From the moment one walks onto NC State’s campus, they are bombarded with reminders of our university’s love of innovation. Labs brimming with breakthroughs find themselves encased in beautiful brick facades, buses that are headed for our research-oriented mega-complex known as Centennial zip up and down our streets reading “Engineering”in brazen orange letters and the only three words you might see more often than the beloved two-word phrase “Go Pack!” are “Think and Do.” With such a stunning embrace of technology ever so apparent, and with such a stunning level of faith placed in our student population that we can push the envelope of discovery, one can only wonder why so many teachers feel the need to ban laptops in their classrooms. 

Perhaps the first point to be made in favor of allowing laptops in the classroom is purely their efficacy. Students using laptops for their notes are, on average, able to get down 33 percent more words per minute than their peers who are handwriting everything. Laptops also provide the student a variety of opportunities to enhance their education. Perhaps the most obvious reason for why laptops ought to be, at the very least, allowed in classrooms is their pure convenience: notes related to certain subjects and subsets within those subjects can more easily be organized thanks to programs such as Google Drive and iCloud, which essentially renders laptops the ability to be considered a one-stop notebook of sorts. Professors could actually capitalize on such a ubiquitous technology by using interactive technologies in class, such as “Kahoot!” or “Fishbowl,” to ignite student participation in nontraditional ways and to keep student attention. Perhaps on a more macro level, students are helping to cut down on the amount of paper being used by using a laptop as their primary note taking method, which, currently, is indeed a pressing environmental issue.

However, even with these advantages of using laptops in class being made apparent, teachers still might argue against allowing these devices in their class. One of, if not the primary, arguments against allowing laptops into the classroom is that they’re simply not needed for any sort of note taking, and that, in fact, handwritten notes retain more information for the note taker. This claim is supported by a 2014 UCLA and Princeton University study that found that when two groups, with one taking notes by hand and the other by laptop, were tested on a variety of subjects, although the group who used laptops had more notes to look at, the group who took notes manually performed far better.

Another common complaint with the presence of laptops in class is that they’re too distracting, both for the user and for the spectator, and this complaint is not unfounded. Surely everyone reading this column can remember a time they were sitting in class and in front of you was someone on Reddit or Facebook or Amazon or any other variant of a website that they shouldn’t have been on during class time. It’s annoying and yes, it is distracting. You might have even been that person for someone else, and, if you were, who can blame you? It’s tempting to not give into your urges when you’re 35 minutes into an hour-and-15-minute long lecture about kinematics to check your notifications just for five minutes. And that, according to most anti-laptop folk, is exactly the problem.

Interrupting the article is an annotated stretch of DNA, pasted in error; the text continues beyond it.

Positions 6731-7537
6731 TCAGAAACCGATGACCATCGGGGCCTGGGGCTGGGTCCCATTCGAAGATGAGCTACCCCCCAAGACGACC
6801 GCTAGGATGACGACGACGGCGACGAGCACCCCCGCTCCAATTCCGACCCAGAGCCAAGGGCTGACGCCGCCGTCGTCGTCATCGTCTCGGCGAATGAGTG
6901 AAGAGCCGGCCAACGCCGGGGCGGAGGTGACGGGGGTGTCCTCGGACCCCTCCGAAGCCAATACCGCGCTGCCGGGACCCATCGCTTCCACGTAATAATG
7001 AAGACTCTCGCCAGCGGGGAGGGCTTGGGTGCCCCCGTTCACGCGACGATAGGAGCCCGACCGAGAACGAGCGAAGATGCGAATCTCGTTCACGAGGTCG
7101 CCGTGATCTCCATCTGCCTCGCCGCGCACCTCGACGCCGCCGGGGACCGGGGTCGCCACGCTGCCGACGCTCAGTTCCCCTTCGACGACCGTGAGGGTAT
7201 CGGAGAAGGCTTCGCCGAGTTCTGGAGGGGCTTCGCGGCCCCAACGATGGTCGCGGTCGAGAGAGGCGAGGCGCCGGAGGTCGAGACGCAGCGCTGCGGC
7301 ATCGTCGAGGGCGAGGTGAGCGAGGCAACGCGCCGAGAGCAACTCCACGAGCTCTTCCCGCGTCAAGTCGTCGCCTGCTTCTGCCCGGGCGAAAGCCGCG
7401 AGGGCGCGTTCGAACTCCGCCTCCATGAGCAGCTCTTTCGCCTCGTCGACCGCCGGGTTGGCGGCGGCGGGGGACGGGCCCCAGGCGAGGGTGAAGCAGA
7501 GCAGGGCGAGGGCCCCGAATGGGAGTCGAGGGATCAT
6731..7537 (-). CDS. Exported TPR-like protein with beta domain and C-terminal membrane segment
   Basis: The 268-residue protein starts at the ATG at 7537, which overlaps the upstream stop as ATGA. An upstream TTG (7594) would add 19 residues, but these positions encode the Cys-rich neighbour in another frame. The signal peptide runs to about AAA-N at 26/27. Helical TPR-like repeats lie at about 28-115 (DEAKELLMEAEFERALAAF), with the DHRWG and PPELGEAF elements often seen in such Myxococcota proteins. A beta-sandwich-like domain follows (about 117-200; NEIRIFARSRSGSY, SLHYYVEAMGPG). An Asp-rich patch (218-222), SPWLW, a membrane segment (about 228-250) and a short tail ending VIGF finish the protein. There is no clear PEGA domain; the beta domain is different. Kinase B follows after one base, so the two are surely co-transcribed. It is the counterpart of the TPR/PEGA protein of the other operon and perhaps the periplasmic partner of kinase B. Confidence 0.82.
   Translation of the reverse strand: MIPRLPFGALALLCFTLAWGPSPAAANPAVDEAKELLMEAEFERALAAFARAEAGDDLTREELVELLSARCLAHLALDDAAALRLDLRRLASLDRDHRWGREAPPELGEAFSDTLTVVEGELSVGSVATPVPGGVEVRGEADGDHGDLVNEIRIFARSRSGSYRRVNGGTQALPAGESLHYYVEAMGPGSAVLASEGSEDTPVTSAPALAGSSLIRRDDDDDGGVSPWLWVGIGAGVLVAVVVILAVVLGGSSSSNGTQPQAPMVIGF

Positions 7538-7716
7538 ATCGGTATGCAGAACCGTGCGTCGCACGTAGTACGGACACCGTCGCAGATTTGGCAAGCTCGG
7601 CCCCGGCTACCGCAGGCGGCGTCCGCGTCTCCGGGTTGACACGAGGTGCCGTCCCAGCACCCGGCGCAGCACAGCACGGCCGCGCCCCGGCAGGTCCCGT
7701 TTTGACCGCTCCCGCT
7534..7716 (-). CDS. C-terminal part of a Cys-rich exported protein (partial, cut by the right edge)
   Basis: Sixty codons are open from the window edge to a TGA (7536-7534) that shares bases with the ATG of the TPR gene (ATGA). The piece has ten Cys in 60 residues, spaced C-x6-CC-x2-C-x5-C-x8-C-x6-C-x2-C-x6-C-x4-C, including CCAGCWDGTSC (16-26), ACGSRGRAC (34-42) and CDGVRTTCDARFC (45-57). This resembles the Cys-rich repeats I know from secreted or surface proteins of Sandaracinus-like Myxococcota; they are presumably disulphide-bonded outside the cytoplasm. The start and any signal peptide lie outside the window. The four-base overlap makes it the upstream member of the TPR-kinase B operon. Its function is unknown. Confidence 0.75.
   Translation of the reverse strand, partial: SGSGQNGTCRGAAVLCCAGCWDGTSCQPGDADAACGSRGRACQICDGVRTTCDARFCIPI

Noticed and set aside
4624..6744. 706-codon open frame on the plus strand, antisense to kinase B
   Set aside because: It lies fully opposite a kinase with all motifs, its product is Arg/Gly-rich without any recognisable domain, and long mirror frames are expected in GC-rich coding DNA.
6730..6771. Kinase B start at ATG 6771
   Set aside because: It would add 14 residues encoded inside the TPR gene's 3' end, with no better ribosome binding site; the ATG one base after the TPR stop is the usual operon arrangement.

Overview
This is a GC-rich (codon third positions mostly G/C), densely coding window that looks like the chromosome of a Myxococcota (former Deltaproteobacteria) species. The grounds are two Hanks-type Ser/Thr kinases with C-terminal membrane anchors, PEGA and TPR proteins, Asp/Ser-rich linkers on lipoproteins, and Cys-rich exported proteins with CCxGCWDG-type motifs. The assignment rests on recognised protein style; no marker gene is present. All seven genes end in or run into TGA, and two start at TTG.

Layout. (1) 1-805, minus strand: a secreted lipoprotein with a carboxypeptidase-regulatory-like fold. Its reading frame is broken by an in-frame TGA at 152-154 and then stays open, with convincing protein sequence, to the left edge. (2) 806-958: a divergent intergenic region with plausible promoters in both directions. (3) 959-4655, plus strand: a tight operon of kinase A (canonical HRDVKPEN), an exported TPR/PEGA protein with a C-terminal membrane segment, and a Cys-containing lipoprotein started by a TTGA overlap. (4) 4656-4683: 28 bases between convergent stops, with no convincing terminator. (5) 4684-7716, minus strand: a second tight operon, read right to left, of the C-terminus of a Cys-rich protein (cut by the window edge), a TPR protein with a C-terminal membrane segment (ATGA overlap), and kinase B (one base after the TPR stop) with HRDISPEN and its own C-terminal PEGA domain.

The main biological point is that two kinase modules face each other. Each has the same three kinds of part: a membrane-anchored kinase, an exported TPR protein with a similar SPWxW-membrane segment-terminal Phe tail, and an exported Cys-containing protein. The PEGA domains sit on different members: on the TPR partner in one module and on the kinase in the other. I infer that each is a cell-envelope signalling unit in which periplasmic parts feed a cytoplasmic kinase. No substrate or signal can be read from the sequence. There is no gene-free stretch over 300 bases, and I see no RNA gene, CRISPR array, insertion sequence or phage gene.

These counter-arguments raise valid points, but that doesn’t excuse the outright ban of laptops. College is the place where we, as students, must prepare ourselves for life outside of college. The fact of the matter is that life outside of college does have distractions and does not have bans on those distractions. Furthermore, regardless how one feels about the purpose of higher education, it is safe to say that the obtainment of a college degree is directly correlated to the income level of a worker in the job market, with those who have a bachelor’s degree earning an average of $17,500 more per year than those who only have a high school diploma.

That being said, it can be assumed that the role of college, whilst having the primary duty of providing an education for its students, is to adequately prepare them for a job market that ever-increasingly seeks out and welcomes college grads. However, the success of one’s career in today’s job market is dependent on their competency with technology, including their ability to deal with the presence of distractions and ignore them. Moreover, it is dependent on their ability to use technology to communicate large quantities of information in a simple and accessible platform. If asked what the name for such an activity might be, one might respond with the term “notes.”

By instilling bans like these, and by pseudo-mandating that students retreat into the notetaking methods of yesteryear, the professors of today are assuming that their students as a whole are unable to take charge of their own education and that the technology in and of itself is nothing more than a cesspool of eventual incompetency and Facebook messenger alerts. That is an unhealthy assumption to instill in our students, students who will soon need to navigate this cesspool upon graduation.